Biggest mistakes sellers make
MAIN IMAGE: Lanice Steward, head of training Pam Golding Properties, James Lewis, managing director Seeff Southern Suburbs and Hout Bay, Ross Levin, managing director Seeff Atlantic Seaboard, Waterfront & City Bowl, Brendan Miller, principal/owner Live Real Estate.
All indications are that it will remain a buyer’s market for a while longer, yet your new client insist on putting a premium price on their beloved family home. Overpricing is one of the biggest mistakes that sellers make, here are a few more with some expert advice on what to do.
Setting an asking price that is way above market price is one of the biggest mistakes that sellers can make says Lanice Steward, head of training for Pam Golding Properties. “Homes for sale have to compete with other comparable properties on the market. And in a slower-paced, buyer’s market such as that currently being experienced, in many areas price-conscious purchasers are able to pick and choose from a broad selection of homes.”
If the seller is asking way over market price, the property will either sit on the market and not sell or it will result in receiving offers way below asking price. Sellers have to realise that it doesn’t matter what they paid for their home, the current market will determine the current value.
Information is key – James Lewis, managing director for Seeff Southern Suburbs and Hout Bay, says his advice to agents is to get as much information about the market and sales in the area as possible and present these to the seller so that he/she can be fully informed not only about the state of the market, but also the economy and how this affects asking prices. The estate agent has to give them a comparative market analysis, adds Steward.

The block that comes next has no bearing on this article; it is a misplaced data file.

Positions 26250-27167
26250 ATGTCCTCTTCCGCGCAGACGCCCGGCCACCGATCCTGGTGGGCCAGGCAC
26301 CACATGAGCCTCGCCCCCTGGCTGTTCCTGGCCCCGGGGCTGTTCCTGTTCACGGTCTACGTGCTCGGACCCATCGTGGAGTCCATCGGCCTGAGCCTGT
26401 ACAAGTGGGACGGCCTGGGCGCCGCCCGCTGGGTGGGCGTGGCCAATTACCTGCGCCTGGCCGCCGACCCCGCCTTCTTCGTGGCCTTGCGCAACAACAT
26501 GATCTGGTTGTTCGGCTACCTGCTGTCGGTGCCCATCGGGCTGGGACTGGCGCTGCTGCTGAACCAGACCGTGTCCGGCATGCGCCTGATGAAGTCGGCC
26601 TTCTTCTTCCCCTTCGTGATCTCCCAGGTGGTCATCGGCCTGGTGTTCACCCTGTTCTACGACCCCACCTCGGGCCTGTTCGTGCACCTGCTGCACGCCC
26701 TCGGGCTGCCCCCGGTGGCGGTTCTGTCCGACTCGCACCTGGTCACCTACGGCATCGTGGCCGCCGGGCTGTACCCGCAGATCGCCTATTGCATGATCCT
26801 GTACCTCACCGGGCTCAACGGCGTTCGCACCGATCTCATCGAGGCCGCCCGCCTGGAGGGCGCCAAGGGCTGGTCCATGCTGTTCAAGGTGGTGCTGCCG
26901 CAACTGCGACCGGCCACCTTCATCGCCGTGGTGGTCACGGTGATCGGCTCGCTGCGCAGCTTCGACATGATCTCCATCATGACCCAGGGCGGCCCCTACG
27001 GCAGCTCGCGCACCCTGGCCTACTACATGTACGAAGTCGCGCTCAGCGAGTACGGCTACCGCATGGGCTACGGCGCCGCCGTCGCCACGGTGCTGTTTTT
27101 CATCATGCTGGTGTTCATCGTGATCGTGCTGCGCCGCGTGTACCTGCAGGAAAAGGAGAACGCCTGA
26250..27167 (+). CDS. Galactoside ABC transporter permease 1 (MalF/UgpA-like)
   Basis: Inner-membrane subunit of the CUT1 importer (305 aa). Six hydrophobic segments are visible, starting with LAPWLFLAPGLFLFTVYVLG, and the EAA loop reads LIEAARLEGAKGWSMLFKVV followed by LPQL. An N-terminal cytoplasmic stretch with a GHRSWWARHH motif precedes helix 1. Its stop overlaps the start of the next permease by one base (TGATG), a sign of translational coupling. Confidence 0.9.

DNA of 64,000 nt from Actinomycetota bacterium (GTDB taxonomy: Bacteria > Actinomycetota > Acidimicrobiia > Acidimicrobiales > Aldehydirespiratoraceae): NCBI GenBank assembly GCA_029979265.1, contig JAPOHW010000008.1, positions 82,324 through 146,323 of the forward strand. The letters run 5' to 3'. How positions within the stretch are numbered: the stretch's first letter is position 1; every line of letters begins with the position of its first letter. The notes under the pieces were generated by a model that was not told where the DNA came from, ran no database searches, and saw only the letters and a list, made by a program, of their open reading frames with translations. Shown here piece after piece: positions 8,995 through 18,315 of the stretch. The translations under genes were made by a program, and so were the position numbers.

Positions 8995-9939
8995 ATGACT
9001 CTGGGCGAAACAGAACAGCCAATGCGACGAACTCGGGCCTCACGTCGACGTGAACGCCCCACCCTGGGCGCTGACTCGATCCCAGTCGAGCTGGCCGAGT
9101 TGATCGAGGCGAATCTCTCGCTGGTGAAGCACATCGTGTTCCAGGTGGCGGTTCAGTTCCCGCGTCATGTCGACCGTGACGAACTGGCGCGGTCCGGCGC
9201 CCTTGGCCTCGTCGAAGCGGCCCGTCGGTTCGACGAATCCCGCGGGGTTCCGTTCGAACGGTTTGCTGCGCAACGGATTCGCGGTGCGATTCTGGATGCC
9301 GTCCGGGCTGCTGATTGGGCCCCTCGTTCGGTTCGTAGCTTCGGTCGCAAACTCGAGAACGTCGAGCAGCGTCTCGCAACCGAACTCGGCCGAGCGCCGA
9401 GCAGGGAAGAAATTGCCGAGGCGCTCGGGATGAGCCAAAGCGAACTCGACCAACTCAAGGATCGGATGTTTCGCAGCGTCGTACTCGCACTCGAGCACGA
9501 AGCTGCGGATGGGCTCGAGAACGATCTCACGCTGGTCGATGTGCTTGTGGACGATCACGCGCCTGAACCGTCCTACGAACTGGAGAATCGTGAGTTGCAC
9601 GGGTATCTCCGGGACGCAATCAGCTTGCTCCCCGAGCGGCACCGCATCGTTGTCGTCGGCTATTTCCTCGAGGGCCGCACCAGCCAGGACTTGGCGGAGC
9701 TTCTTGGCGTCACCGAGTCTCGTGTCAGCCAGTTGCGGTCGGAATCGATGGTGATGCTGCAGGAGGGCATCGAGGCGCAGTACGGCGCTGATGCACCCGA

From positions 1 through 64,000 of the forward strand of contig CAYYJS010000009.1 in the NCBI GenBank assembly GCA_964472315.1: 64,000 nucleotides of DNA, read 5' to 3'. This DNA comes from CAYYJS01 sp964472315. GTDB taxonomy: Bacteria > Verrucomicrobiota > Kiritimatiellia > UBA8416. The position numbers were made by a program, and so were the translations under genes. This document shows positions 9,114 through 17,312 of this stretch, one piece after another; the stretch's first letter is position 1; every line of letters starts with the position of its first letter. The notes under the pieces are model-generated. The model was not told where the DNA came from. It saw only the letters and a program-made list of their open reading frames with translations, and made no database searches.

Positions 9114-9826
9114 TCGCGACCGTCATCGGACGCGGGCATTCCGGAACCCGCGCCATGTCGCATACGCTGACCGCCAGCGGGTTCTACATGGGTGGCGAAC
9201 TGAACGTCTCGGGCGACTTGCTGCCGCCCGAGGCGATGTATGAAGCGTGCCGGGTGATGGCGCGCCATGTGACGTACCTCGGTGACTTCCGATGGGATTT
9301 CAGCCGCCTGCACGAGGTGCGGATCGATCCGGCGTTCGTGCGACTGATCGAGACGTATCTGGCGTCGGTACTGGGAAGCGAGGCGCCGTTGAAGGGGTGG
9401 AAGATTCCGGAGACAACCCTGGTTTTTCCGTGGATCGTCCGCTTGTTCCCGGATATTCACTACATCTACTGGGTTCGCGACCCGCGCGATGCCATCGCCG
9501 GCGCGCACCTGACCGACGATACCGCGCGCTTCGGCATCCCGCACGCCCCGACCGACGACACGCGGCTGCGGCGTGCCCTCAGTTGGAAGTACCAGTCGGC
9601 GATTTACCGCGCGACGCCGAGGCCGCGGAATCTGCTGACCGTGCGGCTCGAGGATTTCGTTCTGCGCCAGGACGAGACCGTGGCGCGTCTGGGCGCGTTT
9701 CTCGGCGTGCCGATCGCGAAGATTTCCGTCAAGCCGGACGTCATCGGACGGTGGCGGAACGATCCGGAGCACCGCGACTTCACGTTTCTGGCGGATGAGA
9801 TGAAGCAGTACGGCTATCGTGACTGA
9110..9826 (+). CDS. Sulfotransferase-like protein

Hyper-local – In a challenging market, a local area expert agent is someone who is hyper-locally focused and know and understand the area intimately, says Ross Levin, managing director for Seeff Atlantic Seaboard, Waterfront & City Bowl. With this knowledge they can guide the seller with market conditions, sales in the area and buyer profiles. If you go to your client armed with detailed information about the area, you will inspire trust – that is also why hyper-local expertise is so important in today’s market, says Lewis.
Take out the emotion – Lewis says sellers generally have an emotional connection to their property and will therefore often think that it is worth much more than the market reality. Agents need to approach this with sensitivity and remind the seller that they need to approach the sale of their house like a business transaction. You need to guide the seller to accept an asking price that will place the property in the right range on the online portals otherwise buyers will simply overlook it.
Build up trust – You always have to win their trust through the transaction says Brendan Miller, principal of Live Real Estate in Cape Town. Once you’ve gained their trust you can guide them through the process and where their house is in the market. All sellers have high expectations when they start, but once you’ve got their trust/confidence you can also guide them through similar offers so that they can see what is available at a lower asking price.
Sisonke Borris Makapela, intern agent with Leapfrog Gordon’s Bay is one of the success stories of the Umbono Educational Trust. He says he always gives his clients a comparative market analysis to show what buyers are paying, but should they then still insist on a selling price that is way above the market price, then he leaves them be. This he found built trust so that later on they are more receptive to his recommendations for a more market-related selling price.